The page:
London Retools Transport for Olympics 2012

London Retools Transport for Olympics 2012

LONDON, UK, August 9, 2011 (ENS) – Riots over the police killing of a young black man are disrupting some parts of London this week, but UK Transport Minister Norman Baker is thinking ahead to next year at this time when the 2012 Olympic Games take over the city.

When London hosts the Games from July 27 through August 12, up to 800,000 spectators and 55,000 athletes, officials, organizers and members of the media will be traveling to and from the Olympic venues every day.

UK Transport Minister Norm Baker (Photo courtesy DfT)

This week – August 8-12, 2011 – is a trial week for the Department for Transport, which is testing out different ways of working and traveling to prepare for the Games.

A typical day in August 2012 will see an extra three million trips made on top of the 12 million trips on public transport made during an average London workday, computer modeling by Games organizers predicts.

To ensure everyone arrives at their destinations on time, the government’s goal is to reduce non-Olympics transport demand during the Games by 30 percent.

The Department for Transport has committed to reduce the travel footprint of the department itself by 50 percent at Games time.


Department staff will reduce their commuting, keep business travel to a minimum, and rearrange deliveries and collections where possible.

“The Games will be a once-in-a-generation test for both our transport system and our adaptability,” said Baker. “I am the first ever transport minister to have official responsibility for alternatives to travel and the Olympics will be a key time to really embrace these ideas. It’s time to oil the creaking bike, dig out the walking boots, work out how to use the video conferencing equipment, and fire up the laptop gathering dust at the back of the cupboard.”

Baker says the Department is working with business representatives to develop a strategy on alternatives that will reduce the need for commuting and business trips – not just now, and not just for the Games, but looking forward to the next 20 years.

Commuters who live near work, or travel short distances within central London, are being urged to cycle or walk to work. Those who live further away are being encouraged to try different routes; stagger their journey times to avoid the busiest periods; work remotely; or use video conferencing for meetings.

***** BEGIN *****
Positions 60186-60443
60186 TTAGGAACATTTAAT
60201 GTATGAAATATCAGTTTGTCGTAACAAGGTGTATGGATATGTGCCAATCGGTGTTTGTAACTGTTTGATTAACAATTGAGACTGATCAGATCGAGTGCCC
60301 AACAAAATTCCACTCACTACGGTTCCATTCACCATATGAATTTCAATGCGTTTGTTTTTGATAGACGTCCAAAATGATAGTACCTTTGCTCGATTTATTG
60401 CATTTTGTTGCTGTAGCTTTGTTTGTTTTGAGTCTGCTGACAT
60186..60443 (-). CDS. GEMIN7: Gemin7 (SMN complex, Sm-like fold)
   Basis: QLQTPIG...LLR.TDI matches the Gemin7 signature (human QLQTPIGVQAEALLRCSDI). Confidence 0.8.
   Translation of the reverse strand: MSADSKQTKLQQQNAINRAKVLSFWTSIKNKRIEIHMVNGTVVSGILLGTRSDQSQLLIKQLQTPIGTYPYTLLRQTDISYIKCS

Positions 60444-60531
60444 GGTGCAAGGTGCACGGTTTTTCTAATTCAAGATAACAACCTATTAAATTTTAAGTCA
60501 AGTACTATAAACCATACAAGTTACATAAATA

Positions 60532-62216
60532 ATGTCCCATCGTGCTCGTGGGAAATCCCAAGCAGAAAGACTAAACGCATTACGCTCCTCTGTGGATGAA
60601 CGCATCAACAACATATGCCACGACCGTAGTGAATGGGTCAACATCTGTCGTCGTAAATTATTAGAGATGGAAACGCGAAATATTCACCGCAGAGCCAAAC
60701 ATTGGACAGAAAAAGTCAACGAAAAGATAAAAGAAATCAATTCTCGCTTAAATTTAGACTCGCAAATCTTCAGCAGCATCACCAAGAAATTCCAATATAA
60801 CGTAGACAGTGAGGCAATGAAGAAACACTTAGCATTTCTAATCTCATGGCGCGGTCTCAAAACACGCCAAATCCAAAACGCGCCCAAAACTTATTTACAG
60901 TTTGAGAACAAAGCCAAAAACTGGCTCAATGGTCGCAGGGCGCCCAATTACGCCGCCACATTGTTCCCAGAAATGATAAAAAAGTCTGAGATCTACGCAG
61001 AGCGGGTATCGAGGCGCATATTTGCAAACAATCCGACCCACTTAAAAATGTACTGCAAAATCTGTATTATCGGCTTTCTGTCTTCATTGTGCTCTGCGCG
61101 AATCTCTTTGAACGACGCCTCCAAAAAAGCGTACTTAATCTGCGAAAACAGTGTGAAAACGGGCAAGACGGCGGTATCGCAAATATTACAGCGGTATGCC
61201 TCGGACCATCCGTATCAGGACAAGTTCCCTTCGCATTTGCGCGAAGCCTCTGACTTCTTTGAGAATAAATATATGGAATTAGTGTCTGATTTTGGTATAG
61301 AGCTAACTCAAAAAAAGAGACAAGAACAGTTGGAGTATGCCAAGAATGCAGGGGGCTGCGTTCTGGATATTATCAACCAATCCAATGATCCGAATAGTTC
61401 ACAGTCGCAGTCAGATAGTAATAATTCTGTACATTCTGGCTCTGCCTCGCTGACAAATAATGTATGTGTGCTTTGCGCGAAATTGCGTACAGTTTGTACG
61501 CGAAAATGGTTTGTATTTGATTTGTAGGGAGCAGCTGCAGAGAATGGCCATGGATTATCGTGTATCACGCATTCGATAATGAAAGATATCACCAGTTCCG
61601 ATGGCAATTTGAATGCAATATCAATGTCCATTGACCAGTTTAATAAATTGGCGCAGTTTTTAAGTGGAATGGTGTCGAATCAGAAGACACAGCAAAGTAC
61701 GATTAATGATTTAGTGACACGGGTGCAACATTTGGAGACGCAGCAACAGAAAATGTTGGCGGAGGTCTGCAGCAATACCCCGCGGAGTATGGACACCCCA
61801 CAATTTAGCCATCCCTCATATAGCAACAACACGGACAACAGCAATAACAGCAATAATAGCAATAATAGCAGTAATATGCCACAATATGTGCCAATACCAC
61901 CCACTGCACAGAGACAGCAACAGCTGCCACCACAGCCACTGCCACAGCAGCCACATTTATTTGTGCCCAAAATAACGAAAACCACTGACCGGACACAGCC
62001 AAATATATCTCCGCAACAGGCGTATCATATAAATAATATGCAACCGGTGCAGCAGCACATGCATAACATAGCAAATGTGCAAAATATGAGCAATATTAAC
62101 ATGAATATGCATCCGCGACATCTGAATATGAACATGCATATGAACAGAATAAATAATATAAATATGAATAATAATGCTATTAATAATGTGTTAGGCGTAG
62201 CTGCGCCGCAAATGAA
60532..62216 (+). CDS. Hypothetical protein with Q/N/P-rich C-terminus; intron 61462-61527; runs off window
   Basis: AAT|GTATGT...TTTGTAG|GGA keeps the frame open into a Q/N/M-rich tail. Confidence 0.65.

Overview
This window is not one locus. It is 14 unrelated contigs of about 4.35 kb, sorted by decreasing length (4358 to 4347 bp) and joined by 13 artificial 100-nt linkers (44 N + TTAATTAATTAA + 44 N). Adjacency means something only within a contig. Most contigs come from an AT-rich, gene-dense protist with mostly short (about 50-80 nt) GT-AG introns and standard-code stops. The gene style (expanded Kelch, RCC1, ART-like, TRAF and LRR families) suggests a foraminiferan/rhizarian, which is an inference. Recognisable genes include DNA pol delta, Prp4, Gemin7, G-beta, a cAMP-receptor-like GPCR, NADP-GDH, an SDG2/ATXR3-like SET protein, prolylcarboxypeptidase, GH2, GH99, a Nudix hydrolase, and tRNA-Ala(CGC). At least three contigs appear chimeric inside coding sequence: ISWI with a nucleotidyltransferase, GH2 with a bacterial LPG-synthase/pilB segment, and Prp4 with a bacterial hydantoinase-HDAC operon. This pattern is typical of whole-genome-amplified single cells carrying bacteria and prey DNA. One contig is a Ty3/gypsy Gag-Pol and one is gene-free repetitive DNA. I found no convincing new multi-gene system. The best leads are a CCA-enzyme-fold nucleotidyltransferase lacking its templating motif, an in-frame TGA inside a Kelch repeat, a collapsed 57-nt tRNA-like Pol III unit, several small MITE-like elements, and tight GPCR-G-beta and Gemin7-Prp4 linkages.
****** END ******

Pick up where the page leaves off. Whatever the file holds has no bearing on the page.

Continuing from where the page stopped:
“Government has to play its part,” said Baker. “At DfT we’ll be cutting our travel footprint by half during the Games, with similar initiatives across Whitehall. But all businesses need to play their part too – there’s plenty of help and advice out there, so no excuse why we can’t reduce the amount we travel during the 17 days of the Games.”

Cycling London (Photo courtesy Transport for London)

Baker was speaking at BT, where he was shown new ways for businesses and individuals to work remotely from both home and the office.

Baker examined a global voice service that provides a variety of access types, on-net and off-net call handling, integration with mobility and unified communications solutions.

He also saw ways to streamline business communications by combining enterprise voice, presence, instant messaging and conferencing in a single, unified platform.

Stuart Hill, BT’s vice-president for central government and 2012, said, “BT is working to make London 2012 the most connected Games ever – not just for people at home, but for organizations too. BT is working with businesses and public sector bodies of all sizes to help minimize the impact of travel disruption during the Games.”

In the run-up to the Olympics around £6.5 billion has been invested in upgrading and extending transport links, including the first-ever domestic high speed train in Britain, new stations, more tube trains and line extensions.

Investment also has been put into everyday improvements such as innovative customer travel information systems and more user-friendly walking, cycling and river routes.

Minister for Sport and the Olympics Hugh Robertson said, “The transport network has received significant investment to ensure it is able to cope with the demands of Games time, but we also need the assistance of London businesses to help everybody travel around the capital smoothly.

By thinking creatively and adjusting travel patterns next summer, we can ensure that everybody gets to their destination and London keeps moving.”

Businesses of all sizes who wish to sign up for the free travel advice can email keeponrunning@?london2012?.?com or click here to visit London 2012: Travel advice for business for more information and advice. PHOTO: Traffic jam in Regent Street, London

Copyright Environment News Service (ENS) 2011. All rights reserved.

Continue Reading